Posted by: Michael Darden

Sources: Washington Post, New York Times, OECD, Huffington Post, Alliance for Excellent Education

Photo credit: Osterreich 2020 courtesy of flickr user SPO Presse und Kommunikation

Linking Innovation to Education Standards

With the reauthorization of the Elementary and Secondary Education Act (ESEA) pending, educators and politicians are mulling over how standards, either national or state-by-state, will deliver results and raise student achievements.

Earlier this week Secretary of Education Arne Duncan attended the Virginia Governor’s Education Summit where he addressed the need for stronger innovation in teaching.  While addressing the crowd, he gave a personal anecdote about his how his children, who attend Virginia public schools, learn of the solar system through song instead of a textbook, an example of innovative learning techniques that move away from the “teach the test” mentality.  He went on to argue that this type of innovative teaching will help the country regain its status as an educational powerhouse.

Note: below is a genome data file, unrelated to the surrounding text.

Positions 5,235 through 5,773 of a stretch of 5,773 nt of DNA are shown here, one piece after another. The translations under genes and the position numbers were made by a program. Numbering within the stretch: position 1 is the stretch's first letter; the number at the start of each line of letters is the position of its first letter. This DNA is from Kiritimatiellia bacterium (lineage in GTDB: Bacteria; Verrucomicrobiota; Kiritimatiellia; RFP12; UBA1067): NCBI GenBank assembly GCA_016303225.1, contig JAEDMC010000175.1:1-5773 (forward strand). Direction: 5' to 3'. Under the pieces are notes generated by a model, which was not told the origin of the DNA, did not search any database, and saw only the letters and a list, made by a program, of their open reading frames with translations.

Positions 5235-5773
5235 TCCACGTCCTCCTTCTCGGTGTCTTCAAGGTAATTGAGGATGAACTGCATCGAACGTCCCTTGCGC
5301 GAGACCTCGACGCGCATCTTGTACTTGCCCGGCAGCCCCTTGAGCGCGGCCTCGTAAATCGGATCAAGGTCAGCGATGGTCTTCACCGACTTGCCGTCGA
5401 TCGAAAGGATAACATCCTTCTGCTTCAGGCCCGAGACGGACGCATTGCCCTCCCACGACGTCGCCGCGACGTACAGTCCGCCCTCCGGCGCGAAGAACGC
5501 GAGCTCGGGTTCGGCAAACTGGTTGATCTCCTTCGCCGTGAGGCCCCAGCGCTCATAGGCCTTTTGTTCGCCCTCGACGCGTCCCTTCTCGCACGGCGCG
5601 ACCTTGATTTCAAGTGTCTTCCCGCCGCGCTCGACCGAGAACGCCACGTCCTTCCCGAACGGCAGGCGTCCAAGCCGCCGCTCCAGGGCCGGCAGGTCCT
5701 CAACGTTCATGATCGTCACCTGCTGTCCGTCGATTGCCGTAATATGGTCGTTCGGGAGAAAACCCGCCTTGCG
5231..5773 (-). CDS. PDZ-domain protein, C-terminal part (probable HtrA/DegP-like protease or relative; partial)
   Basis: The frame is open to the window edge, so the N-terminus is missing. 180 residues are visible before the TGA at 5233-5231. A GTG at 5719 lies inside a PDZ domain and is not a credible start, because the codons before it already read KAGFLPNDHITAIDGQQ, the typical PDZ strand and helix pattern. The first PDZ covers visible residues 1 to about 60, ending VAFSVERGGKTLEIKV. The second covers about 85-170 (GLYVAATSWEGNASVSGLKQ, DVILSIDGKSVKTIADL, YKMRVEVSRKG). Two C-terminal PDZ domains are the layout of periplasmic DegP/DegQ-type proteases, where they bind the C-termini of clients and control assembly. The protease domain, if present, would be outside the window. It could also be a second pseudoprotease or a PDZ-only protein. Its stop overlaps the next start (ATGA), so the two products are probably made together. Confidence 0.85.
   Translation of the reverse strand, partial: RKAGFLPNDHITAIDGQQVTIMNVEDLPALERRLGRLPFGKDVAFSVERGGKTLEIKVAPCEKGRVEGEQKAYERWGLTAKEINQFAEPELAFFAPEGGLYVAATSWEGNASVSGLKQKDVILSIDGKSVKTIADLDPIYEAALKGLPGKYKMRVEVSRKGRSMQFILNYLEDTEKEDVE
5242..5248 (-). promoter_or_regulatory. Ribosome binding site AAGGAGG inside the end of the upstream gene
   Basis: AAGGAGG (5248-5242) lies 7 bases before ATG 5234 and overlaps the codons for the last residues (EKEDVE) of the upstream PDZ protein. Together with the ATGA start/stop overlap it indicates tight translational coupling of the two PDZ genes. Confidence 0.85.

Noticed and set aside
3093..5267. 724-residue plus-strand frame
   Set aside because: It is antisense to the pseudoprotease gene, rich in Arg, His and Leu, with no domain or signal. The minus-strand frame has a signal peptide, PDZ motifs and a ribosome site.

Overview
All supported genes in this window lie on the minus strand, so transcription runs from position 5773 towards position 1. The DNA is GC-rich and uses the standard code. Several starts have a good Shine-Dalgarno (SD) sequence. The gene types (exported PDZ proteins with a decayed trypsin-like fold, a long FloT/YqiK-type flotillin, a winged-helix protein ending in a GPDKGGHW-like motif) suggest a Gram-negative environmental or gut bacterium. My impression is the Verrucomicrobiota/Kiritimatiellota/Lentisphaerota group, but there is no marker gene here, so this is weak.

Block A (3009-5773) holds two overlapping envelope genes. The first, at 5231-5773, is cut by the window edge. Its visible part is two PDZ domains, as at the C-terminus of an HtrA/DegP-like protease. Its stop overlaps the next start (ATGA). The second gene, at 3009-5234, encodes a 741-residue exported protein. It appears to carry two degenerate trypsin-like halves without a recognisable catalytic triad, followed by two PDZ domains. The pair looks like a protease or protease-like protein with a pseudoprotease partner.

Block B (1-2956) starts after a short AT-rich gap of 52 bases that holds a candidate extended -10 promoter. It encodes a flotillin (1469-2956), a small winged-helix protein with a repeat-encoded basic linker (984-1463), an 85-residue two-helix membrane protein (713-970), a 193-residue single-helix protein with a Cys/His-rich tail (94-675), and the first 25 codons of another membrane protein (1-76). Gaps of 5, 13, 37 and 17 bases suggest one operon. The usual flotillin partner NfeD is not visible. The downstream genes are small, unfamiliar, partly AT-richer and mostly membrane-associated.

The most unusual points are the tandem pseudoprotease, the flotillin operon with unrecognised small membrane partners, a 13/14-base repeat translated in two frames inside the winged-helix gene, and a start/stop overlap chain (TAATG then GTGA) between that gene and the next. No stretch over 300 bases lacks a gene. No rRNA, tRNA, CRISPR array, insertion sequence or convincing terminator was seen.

Secretary Duncan has become a strong advocate for advancing national standards as a means to increase student success across the country, as they are pushing for legislation that is supportive of reform.  However, some local officials are objecting to setting national standards.

Virginia governor Bob McDonnell, who hosted the event, argued that he “would prefer that federal rules allow a choice between the national standards or equivalent state test,” Governor McDonnell made the decision not to let Virginia compete in the federally funded Race to the Top program earlier this summer.  Despite the differences in opinion between the two, McDonnell praised Duncan for his “relentless focus on setting high standards.”

At a Wilson Center event earlier this year, a group of Distinguished Einstein Fellows gathered to discuss this very issue.  One panelist, Kirk Janowiak argued that a balance must be found between standards.  “If they are made high enough to be meaningful, then we end up squashing the innovation of teaching, and we end up providing our teachers with scripts,” but continued by adding that if standards are too low  “we open up ourselves to the current trend we have of mediocrity.”